Ahhh, Memorial Day and what is seen by many as the start of summer. Having stopped by a lumber yard yesterday I can easily say that the sale of barbeque grills, ac units, and flags was pretty brisk. While there is still some doubt about how Memorial Day / Decoration Day originally came to be, most all recognize it started off as a way to honor those that fell in America’s bloodiest war – The Civil War. After World War I, Memorial Day evolved to honor all the men & women who fell in battle (1,343,812 with an additional 38,159 MIA as of this date). In 1971 Memorial Day officially became a Federal Holiday which is observed on the last Monday of May (due to the 1968 Uniform Monday Holiday Act).
While there are many takes on if it should be a day of somber remembrance best observed on the 30th or a time to reflect &/or celebrate is debatable, one item isn’t; we do owe a lot to the men & women who sacrificed their lives to allow us to debate it. I think John Hayward did a nice job of summing it up, “Every American soldier gives his life when he races into battle on our behalf. Thankfully, most of those lives are returned. On Memorial Day, we remember those that were lost.” (Picture courtesy of Arlington National Cemetery)
One of the most confusing aspects for many revolves around the flag and Memorial Day so hopefully these reminders will help.
- Today is one of four days the flag is to be flown at half-staff. However unlike the other three it is only to be flown at half-staff from sunrise until noon and then raised to full staff until sunset.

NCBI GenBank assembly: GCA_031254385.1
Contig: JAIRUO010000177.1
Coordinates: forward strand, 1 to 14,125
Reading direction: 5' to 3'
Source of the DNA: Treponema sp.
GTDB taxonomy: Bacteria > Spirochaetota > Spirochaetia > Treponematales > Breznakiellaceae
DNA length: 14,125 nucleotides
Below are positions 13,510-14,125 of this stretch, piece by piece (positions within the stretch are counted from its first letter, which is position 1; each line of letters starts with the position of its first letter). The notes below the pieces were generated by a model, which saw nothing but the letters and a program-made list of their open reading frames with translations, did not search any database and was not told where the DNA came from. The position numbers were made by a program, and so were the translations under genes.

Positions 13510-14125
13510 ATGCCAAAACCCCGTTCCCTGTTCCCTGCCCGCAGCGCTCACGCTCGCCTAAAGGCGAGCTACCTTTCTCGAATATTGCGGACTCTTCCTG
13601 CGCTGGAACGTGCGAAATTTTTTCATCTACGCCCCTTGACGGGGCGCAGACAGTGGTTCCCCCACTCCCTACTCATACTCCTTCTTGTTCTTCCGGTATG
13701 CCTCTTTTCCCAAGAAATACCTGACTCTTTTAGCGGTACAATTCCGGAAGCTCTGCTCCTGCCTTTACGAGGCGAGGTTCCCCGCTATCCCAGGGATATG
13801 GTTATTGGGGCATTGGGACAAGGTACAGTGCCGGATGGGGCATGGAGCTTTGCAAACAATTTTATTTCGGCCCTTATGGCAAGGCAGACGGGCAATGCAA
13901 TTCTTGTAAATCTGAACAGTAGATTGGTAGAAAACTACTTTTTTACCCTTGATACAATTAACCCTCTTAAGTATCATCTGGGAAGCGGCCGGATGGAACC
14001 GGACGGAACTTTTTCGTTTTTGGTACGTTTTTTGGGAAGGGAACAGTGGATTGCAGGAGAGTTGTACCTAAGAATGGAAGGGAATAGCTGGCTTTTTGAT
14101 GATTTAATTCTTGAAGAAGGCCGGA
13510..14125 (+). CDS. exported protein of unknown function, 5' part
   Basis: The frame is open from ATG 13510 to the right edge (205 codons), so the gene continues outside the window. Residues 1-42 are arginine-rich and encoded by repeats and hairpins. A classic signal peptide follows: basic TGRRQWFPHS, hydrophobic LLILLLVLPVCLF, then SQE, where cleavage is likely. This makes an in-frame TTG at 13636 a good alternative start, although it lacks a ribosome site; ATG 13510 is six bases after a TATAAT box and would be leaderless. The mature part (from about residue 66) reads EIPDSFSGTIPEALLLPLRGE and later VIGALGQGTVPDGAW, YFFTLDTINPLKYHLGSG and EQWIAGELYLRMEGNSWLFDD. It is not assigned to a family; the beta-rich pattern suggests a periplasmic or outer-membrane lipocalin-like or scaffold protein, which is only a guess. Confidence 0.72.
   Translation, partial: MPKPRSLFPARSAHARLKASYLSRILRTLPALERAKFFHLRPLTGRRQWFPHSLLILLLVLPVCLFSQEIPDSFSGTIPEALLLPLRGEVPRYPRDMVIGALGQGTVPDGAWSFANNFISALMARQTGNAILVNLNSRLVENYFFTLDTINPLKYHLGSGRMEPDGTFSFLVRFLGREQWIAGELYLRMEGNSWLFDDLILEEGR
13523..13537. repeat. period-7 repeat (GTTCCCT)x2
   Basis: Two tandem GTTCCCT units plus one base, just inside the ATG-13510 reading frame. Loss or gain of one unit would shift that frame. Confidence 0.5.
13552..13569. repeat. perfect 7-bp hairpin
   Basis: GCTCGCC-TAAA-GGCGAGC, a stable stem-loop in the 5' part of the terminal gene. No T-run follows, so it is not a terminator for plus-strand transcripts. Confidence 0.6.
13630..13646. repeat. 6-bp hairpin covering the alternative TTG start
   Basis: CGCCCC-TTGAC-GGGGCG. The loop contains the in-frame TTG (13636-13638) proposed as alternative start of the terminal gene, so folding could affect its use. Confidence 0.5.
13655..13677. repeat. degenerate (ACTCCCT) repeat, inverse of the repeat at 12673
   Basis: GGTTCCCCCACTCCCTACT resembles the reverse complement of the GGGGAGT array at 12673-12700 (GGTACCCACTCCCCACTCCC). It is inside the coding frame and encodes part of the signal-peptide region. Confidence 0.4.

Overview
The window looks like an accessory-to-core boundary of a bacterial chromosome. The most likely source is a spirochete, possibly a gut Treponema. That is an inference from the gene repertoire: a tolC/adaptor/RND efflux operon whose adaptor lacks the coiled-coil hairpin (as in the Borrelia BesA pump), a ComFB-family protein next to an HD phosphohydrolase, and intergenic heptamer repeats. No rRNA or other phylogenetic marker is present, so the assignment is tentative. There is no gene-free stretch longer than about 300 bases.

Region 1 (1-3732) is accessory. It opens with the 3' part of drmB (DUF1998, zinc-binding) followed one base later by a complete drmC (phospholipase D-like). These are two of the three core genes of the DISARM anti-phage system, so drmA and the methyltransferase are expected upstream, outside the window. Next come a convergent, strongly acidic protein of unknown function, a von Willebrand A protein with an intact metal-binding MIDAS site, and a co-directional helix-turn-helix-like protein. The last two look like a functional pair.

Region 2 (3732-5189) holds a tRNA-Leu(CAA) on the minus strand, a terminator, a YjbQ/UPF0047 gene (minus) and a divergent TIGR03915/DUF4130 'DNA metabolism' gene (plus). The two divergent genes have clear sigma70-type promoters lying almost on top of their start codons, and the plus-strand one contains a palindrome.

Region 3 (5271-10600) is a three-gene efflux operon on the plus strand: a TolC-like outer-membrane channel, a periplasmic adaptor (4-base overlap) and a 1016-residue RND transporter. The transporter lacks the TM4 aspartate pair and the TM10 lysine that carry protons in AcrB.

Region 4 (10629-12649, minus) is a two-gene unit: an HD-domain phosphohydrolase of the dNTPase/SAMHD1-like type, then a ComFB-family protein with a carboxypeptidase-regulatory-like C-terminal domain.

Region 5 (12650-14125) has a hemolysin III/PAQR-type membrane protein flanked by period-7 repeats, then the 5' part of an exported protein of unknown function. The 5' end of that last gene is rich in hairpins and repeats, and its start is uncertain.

- When hoisting the flag to half-staff, you should raise it to the top first & then lower it to half-staff. (For other days where it is time to remove a flag that flew at half-staff, you should also hoist it to the top before lowering it to take it off)
- For many homeowners a dedicated flag pole is out of the question, so many choose to mount a shorter one directly to their house. In these cases one can’t fly it at half-staff, but one can attach a black ribbon to the top of the pole until noon time.
- If the flag will be left flying overnight it needs to be lit at all times, with such light being dedicated to the flag itself. You may consider an up-light, a down-light mounted on the pole or a spot light aimed directly at it.
- When the flag is lowered, it should never touch the ground & should be folded. Contrary to popular belief a flag that does touch the ground does not need to be destroyed but cleaned as quickly as possible.
- When storing the flag, it should be clean, mended and folded neatly. If it is tattered or worn so as to be unusable, it should be folded neatly and burned in a dignified manner. Many Boy & Girl Scout troops hold ceremonial flag burnings throughout the year & most American Legion Posts hold one yearly on Flag Day (June 14th).
- Saluting the flag is covered under Title 36 Section 301(b)(1) and has been recently changed to allow all veterans, retirees, and service members not in uniform to salute as if they were in uniform (if they so choose). One interesting part that I did not know was that if one is wearing a hat, it should be removed with the right hand and held at the left shoulder.
- For more great etiquette reminders & tips: http://www.usflag.org/flagetiquette.html
In closing, we hope that you all have a great Memorial Day and take some time to remember just why we actually have this chance to celebrate and why we can enjoy all the freedoms that we do have. For those that do know of a family that did lose a loved one, you might also consider thanking them and seeing how they are doing. A sincere thank you to all…